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Ether Mind

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Saturday, September 29, 2007

Forgive me, Fonzi.

So I was listening to Toby Keith, which is a crime against hipness, and I thought that it was sad that such catchy music sucked in every other way. The lyrics particularly are just atrocious on many levels.

I'm not against the prepackaged sale of nostalgia to the lowest common denominator. Squares who would otherwise go to their graves as bricks in the wall can listen to Country music and feel like their lives served some sort of purpose.

"Courtesy of the Red, White, and Blue" bothers me for two reasons. First, the song features possibly the worst use of imagery outside of a 14 year old girl's poetry.

Second, most of the emotions evoked as part of the prefabricated nostalgia
are fit only for rabble in 15th century London. Threats of vengeance against an unspecified "you?" Oh, my, how enlightened. What a championing of the values of Western Civilization that is. "We'll put a boot in your ass." Uh huh. Listen, I'm not opposed to violence. I'm part of the Ender Wiggin school of self defense: Don't stop punching until they stop moving. Unfortunately, I'm sure many of the yokels that ate this song up after 9/11 supported the Iraq invasion and are now among those who want to withdraw. About 40% of the population of the country makes up that group.

It's one thing to oppose a war, particularly one like Iraq that was totally optional with unknown consequences. It's another thing to support it out of misguided emotion and then chicken out halfway through. In my experience, most battles, real and simulated, are won when one party loses their nerve and retreats.

Anyway, I'm not against violence if it's ethically justified. I am against crappy song lyrics. "Mother Freedom?" What is that supposed to be? "This big dog will fight if you rattle his cage?" Well that's not Freudian at all, is it. We're a big dog now. Don't we feel good about this bit of autofellatio.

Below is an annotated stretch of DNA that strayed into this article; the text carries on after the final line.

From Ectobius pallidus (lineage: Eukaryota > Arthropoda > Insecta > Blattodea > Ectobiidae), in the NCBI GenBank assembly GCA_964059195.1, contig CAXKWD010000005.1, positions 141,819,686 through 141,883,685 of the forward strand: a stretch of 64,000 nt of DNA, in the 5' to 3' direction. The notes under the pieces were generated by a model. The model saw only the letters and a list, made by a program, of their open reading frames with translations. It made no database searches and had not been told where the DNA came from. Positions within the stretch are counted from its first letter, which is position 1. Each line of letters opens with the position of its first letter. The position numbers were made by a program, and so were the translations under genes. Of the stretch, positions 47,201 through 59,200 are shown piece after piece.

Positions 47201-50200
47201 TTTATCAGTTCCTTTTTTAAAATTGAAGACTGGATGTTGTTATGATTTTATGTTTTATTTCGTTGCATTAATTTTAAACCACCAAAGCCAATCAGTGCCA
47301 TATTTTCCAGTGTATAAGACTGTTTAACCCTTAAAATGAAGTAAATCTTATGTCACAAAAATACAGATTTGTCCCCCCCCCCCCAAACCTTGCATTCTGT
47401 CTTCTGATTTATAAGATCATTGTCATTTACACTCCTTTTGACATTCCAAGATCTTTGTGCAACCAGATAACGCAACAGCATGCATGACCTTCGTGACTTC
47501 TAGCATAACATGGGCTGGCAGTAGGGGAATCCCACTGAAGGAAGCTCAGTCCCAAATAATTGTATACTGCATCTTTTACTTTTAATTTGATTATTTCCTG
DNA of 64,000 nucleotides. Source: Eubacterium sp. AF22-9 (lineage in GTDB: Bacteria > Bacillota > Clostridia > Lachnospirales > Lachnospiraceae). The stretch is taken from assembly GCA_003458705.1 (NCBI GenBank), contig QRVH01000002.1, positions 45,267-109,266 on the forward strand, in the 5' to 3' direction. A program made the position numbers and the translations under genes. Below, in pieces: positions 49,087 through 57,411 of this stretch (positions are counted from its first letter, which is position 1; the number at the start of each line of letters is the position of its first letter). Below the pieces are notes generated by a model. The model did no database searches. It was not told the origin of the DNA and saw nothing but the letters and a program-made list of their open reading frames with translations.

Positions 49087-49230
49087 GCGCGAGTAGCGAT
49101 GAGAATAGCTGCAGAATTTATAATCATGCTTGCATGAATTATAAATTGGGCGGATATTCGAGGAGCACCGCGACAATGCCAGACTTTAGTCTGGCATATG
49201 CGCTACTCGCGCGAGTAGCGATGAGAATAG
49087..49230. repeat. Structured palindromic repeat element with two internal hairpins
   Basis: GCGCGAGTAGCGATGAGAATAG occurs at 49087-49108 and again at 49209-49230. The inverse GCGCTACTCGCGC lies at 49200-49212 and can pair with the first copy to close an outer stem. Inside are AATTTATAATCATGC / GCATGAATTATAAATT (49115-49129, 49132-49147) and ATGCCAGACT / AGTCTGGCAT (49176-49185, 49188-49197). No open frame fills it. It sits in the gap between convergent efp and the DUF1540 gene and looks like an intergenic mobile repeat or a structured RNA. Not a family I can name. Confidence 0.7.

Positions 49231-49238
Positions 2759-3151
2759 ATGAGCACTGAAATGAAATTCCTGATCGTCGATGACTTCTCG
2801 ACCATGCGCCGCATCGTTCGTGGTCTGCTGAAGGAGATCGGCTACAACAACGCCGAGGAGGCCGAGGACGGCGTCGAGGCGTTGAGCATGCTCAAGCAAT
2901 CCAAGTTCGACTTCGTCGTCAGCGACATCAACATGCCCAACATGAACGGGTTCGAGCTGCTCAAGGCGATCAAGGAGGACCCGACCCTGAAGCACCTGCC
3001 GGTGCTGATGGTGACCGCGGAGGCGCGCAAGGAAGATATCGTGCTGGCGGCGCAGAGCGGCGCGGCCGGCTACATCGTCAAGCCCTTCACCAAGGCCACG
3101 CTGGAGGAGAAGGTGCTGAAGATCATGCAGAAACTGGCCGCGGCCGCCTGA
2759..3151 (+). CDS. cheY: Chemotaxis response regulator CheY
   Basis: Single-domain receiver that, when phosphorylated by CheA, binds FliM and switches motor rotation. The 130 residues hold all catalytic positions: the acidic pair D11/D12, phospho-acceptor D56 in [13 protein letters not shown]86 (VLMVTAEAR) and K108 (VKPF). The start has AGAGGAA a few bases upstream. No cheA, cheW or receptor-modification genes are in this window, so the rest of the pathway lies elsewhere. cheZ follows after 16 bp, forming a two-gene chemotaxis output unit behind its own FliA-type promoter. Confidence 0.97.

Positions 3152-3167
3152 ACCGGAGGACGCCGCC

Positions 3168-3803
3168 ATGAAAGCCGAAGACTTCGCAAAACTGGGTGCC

This song is chock full o' the primal posturing that I've often see among maleducated teenagers and the less intelligent species of monkey.

The "light up your world like the Fourth of July" line was good, though.

My question is, am I part of an obsolete aristocratic class with my ideals of humility, actions speaking louder than words, death before dishonor, unyielding determination, and loyalty? Or has my culture simply been outbred by other European splinter groups?

Friday, September 28, 2007

Fight the power?

Here's a quote from a staff request:

"If you choose to apply for this position and accept this offer, understand that you will be violating international copyright law."

Well, the organization in question is full of jerks, but of course I support freedom of information. Liked the quote.

Tuesday, September 25, 2007


Most politically inspired rap is either 1) bad politics or 2) bad rap.

This one is pretty awesome. Even if you conflate rap with urban culture, this is still worth a laugh.

Monday, September 17, 2007

Apologia X

Incidentally, I can write according to Standardized Test standards. I rarely do because those standards are horrible and incorrect. (They would mandate a comma after the first clause in the preceding sentence. They would also penalize me for parentheses.) In my blog posts, my topic progression is circular and filled with digressions like this one. It's intentional.

Suffer through the previous post first.

I find myself in agreement with atheists, even the more acerbic and irrational atheists, more often than would be expected.

The civil marriage should be abolished. It creates legal inequities for everyone who's not married, particularly gays and perfect specimens of manhood like myself. It's bad enough that I'll soon be paying social security to support aging roofers in decaying suburbs, but when President Hillary begins her reign of terror I'll be supporting your kids' dental plans.

Marriage has always been a contract with various purposes that shift in importance from society to society. In this great age of rule-by-lawyer, we can accomplish all those goals with civil unions, thus paving the way for Heinleinesque communes and whatnot.